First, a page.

Exercise Training and Insulin Resistance: A Current Review | OMICS International | Abstract
ISSN: 2165-7904

Journal of Obesity & Weight Loss Therapy
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Review Article

Exercise Training and Insulin Resistance: A Current Review

Tyler E Keshel1 and Robert H Coker1,2*
1Institute of Arctic Biology, University of Alaska-Fairbanks, Fairbanks, AK, USA
2Center for Translational Research in Aging and Longevity, Department of Geriatrics, University of Arkansas for Medical Sciences, Little Rock, AR, USA
Corresponding Author : Robert H. Coker, Ph.D
Institute for Arctic Biology
University of Alaska-Fairbanks
902 North Koyukuk Drive, Fairbanks, AK, 99775-7000, USA
Tel: 907-474-6701
Fax: 907-474-5700
E-mail: [email protected]
Received: July 14, 2015 Accepted: July 22, 2015 Published: July 30, 2015
Citation: Keshel TE, Coker RH (2015) Exercise Training and Insulin Resistance: A Current Review. J Obes Weight Loss Ther S5:003. doi: 10.4172/2165-7904.S5-003
Copyright: © 2015 Keshel TE, et al. This is an open-access article distributed under the terms of the Creative Commons Attribution License, which permits unrestricted use, distribution, and reproduction in any medium, provided the original author and source are credited.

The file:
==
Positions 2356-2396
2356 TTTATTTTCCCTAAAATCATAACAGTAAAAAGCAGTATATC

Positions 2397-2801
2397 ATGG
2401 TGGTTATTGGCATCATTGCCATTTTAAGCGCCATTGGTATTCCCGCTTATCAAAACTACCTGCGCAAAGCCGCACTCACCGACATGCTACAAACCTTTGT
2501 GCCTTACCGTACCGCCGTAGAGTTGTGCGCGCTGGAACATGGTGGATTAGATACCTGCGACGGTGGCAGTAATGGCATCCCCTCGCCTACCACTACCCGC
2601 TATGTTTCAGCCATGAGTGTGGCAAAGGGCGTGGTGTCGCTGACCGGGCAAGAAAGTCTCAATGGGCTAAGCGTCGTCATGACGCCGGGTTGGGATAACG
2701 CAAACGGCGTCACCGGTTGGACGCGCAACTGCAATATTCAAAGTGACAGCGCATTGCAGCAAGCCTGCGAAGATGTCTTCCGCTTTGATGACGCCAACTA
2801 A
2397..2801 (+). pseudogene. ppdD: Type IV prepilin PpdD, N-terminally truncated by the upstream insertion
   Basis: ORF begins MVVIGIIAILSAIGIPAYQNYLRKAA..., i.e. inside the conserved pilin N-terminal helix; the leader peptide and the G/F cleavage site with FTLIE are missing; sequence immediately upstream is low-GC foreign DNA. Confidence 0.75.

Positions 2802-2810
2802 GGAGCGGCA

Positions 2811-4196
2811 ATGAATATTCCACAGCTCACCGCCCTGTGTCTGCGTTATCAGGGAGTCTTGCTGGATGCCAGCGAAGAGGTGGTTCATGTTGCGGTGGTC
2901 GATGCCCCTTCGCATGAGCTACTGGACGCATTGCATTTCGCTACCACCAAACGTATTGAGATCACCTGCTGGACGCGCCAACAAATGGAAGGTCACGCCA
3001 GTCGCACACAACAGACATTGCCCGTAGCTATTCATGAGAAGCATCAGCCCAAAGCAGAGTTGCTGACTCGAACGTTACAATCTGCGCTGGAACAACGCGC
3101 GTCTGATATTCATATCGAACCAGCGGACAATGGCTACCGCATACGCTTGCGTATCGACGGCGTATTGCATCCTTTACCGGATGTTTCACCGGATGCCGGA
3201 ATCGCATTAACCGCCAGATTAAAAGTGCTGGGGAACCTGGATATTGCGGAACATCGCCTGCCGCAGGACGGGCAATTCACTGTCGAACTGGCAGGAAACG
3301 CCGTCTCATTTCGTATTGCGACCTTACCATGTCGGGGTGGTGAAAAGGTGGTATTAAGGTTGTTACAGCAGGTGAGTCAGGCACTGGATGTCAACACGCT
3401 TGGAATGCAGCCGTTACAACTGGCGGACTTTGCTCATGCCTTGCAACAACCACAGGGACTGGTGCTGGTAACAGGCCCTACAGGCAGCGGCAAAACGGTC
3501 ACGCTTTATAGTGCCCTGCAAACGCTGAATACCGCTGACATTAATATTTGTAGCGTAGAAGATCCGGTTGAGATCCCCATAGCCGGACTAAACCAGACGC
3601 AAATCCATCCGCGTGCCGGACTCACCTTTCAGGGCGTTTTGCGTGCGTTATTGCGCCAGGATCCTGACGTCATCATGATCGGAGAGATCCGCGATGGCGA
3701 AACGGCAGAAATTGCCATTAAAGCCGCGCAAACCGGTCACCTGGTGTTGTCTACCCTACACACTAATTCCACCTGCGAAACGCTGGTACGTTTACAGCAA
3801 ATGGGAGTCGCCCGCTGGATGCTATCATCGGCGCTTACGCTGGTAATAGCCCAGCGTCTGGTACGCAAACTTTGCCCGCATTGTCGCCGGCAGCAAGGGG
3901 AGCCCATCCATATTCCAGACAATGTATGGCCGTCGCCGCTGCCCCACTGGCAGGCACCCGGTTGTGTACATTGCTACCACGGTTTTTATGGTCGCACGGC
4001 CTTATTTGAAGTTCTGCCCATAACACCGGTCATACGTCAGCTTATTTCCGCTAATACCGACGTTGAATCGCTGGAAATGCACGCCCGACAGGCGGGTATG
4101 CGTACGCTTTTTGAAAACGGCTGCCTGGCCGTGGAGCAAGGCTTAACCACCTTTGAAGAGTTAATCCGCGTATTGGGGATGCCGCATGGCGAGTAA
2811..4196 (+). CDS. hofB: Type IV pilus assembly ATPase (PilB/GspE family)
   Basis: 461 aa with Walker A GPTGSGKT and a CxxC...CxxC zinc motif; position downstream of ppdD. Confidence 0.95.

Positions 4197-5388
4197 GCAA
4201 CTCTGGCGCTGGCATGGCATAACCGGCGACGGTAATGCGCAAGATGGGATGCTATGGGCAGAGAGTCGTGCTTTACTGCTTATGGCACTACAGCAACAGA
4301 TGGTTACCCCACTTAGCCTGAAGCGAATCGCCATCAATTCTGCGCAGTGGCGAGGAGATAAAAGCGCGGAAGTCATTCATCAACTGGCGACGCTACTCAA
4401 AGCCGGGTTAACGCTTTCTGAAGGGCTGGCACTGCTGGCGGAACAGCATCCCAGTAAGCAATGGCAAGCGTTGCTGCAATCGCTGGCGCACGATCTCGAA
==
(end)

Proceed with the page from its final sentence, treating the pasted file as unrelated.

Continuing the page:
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There is a general perception that increased physical activity will improve glucose homeostasis in all individuals. While this is an attractive concept, this conclusion may be overly simplistic and even misleading. The topic was reviewed extensively over 30 years ago and it was concluded that acute exercise enhances glucose uptake. However, in some cases the chronic influence of interventions utilizing exercise may have little effect on glucose metabolism. Moreover, insulin resistance often returns to near baseline levels within a couple of days following cessation of the exercise bout; leaving the overall effectiveness of the intervention in question. Since improving glucose homeostasis should be the focal endpoint of any intervention designed to mitigate the overwhelming degree of insulin resistance in individuals at risk for metabolic disease, it is essential to evaluate the key components of a successful approach.